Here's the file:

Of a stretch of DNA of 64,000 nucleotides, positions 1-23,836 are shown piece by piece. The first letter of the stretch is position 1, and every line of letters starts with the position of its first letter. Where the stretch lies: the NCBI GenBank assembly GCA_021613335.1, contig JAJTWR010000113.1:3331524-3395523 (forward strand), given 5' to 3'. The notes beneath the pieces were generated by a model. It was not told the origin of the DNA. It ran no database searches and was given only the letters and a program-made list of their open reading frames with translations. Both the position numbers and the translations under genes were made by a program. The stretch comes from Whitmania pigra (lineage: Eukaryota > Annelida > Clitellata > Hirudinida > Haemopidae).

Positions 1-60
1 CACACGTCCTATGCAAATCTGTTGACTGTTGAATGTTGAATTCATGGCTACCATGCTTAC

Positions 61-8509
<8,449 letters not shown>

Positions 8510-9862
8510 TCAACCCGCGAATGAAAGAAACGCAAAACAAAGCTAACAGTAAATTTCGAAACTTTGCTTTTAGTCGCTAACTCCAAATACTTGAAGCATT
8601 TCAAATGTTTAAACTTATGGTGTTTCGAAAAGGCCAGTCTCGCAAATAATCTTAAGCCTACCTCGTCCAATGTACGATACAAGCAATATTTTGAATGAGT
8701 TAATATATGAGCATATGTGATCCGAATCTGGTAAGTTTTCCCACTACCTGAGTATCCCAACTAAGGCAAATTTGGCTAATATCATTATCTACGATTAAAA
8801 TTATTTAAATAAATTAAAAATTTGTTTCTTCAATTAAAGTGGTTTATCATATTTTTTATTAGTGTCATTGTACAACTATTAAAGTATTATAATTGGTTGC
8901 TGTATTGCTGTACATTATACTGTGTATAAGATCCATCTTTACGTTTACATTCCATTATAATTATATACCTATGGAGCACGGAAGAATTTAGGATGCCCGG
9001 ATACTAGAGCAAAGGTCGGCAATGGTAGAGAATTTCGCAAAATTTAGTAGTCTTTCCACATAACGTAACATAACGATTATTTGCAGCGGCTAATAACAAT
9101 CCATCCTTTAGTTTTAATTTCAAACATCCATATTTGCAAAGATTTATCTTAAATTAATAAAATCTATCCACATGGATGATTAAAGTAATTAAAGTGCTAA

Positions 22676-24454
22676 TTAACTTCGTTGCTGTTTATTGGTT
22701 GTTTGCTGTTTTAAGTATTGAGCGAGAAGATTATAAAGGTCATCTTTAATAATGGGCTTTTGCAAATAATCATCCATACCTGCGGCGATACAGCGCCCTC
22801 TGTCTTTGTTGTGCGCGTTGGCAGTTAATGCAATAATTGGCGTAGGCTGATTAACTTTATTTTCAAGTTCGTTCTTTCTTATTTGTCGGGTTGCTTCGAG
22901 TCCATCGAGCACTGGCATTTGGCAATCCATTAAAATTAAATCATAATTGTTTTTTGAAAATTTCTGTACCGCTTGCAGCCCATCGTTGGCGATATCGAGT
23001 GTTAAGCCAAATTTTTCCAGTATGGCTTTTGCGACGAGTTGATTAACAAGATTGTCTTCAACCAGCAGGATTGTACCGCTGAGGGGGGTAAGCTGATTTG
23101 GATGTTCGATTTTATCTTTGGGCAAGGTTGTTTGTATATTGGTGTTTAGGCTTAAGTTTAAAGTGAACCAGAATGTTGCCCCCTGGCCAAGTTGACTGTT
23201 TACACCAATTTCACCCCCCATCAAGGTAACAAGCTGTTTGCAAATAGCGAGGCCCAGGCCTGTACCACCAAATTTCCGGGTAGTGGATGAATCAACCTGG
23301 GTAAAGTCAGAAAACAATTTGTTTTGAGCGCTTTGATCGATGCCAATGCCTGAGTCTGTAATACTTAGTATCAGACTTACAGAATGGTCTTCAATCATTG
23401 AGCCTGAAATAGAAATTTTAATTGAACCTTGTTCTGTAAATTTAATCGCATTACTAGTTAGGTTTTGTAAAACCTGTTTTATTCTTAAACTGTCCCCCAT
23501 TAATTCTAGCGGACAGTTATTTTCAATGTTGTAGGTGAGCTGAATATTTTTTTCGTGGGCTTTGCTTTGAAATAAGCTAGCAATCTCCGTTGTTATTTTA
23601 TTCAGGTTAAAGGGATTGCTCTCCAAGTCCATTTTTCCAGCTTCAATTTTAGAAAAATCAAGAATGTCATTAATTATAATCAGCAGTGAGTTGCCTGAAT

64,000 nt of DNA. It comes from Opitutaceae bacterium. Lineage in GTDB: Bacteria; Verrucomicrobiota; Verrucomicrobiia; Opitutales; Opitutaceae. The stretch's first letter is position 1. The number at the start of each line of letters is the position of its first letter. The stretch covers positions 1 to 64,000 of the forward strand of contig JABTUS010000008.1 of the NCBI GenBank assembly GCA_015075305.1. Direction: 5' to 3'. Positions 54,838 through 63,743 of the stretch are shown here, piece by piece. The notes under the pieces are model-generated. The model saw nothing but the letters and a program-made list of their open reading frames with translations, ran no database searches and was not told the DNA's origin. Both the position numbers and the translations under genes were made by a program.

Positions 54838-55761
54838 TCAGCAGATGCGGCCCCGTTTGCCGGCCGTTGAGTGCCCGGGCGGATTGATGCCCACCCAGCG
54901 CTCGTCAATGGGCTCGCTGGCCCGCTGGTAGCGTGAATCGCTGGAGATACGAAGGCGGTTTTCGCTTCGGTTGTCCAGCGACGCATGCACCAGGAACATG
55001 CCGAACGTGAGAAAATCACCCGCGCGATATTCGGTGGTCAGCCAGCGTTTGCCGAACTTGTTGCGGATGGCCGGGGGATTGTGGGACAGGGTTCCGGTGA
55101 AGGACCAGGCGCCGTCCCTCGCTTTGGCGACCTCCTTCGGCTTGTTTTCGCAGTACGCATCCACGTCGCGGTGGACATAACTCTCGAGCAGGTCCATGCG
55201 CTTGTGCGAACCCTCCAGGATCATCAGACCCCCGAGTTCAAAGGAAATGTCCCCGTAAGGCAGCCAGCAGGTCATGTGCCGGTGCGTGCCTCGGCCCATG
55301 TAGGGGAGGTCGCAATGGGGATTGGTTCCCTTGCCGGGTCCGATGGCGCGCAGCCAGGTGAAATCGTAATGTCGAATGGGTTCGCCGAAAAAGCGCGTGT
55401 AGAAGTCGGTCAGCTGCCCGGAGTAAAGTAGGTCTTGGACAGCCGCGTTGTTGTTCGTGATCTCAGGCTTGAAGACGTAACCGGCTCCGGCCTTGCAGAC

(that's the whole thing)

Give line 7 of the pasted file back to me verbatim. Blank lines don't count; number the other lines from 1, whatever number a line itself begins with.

8510 TCAACCCGCGAATGAAAGAAACGCAAAACAAAGCTAACAGTAAATTTCGAAACTTTGCTTTTAGTCGCTAACTCCAAATACTTGAAGCATT